“I say you owe Apollo a hefty fine for talking to me,” Lycophron said, and turned his back on Periander.
So Lycophron moved to Corcyra, which is about as far from Corinth as you can get and still be part of Hellenic culture, and he lived there for decades. Corcyra was at the time a Corinthian colony, or at least vassal state. Lycophron, as the son of Periander, was the nominal ruler of the island.
Eventually Periander grew old, King Lear style. He realized he was past retirement age, and his loyal son Cypselus was an idiot. He drafted a letter and sent it to Lycophron, who returned it unopened.
So Periander sent his daughter, Lycophron’s sister, to Corcyra to ask Lycophron to return and assume the throne.
Lycophron’s sister visited him and laid out a persuasive argument in favor of Lycophron returning to Corinth. It would prevent a civil war, Periander having no other heir worth speaking of. It would enrich Lycophron personally, and it would be good for their family to retain the rulership. “Pride is a meager possession, weighed against everything else you might own,” she said. “Our father hurt you, but now you hurt him. Do not heal evil with evil.” That last bit became a well-remembered proverb, by the by.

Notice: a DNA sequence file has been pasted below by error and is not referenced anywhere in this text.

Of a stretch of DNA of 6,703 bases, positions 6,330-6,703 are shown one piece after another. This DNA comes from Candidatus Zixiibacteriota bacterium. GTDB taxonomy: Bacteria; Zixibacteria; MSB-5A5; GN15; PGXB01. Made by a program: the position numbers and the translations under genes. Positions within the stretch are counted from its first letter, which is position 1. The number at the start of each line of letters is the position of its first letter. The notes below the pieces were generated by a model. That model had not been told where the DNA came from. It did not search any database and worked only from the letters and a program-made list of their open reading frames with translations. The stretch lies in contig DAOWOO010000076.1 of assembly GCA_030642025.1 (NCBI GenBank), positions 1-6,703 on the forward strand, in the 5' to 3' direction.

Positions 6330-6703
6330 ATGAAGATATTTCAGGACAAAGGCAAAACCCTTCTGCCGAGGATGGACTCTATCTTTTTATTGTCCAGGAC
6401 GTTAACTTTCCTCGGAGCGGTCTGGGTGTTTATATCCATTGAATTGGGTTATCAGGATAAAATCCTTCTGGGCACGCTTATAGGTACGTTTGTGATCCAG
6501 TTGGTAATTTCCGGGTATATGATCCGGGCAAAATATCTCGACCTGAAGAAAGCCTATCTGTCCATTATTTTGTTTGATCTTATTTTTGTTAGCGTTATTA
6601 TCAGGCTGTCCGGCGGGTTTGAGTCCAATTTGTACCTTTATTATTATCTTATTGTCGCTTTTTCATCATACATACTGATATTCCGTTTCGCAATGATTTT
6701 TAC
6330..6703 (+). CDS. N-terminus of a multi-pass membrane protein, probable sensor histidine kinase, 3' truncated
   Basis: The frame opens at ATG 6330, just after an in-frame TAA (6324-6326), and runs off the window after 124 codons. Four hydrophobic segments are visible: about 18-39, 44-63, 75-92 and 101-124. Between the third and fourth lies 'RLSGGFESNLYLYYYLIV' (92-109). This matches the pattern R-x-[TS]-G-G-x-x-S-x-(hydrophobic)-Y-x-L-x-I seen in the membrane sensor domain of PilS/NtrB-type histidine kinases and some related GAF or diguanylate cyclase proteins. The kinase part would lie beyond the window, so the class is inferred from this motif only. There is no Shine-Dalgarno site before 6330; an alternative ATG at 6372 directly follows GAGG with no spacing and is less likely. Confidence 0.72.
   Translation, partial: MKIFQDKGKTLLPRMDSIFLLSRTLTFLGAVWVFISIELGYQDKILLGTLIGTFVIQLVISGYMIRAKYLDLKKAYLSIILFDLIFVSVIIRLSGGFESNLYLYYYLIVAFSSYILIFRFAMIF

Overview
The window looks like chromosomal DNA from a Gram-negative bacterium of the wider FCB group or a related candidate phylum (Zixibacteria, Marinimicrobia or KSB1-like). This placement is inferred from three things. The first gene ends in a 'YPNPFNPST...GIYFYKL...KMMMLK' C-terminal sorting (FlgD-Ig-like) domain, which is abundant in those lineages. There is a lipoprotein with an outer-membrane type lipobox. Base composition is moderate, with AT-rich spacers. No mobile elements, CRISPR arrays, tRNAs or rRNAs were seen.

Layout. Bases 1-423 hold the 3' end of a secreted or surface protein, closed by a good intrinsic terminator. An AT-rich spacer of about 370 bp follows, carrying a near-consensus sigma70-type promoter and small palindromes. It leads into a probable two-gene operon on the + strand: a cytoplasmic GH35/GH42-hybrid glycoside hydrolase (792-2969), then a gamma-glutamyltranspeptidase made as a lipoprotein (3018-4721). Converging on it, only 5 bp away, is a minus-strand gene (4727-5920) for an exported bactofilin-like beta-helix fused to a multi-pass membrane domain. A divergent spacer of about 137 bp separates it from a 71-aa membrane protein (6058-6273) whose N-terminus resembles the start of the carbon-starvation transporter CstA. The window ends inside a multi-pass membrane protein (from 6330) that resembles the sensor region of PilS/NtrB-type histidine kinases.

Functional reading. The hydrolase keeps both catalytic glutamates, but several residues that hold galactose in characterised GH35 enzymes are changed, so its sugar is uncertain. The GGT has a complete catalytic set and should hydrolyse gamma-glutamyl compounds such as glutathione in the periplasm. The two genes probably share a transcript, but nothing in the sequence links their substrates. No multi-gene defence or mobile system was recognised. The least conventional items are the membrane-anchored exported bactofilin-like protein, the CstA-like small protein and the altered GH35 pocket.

Lycophron wasn’t unmoved by these points. But he wasn’t willing to return to Corinth while Periander still lived.
Periander heard this, and offered to travel personally to Corcyra, exiling himself from Corinth. This was a deal, at last, that Lycophron was willing to make.
Unfortunately for them both, it was right at that point that the people of Corcyra rose up and deposed Lycophron, in a coup d’etat not wholly unlike Polycrates’s seizure of Samos. And so father and son died without reconciling. Reconcile with your fathers, sons! That’s the moral of this story.
(The historical record can confirm that there was a king of Corinth named Periander whose son ruled in Corcyra for a time, and who died without an heir. Otherwise this is all nonsense of course, you didn’t need me to tell you that.)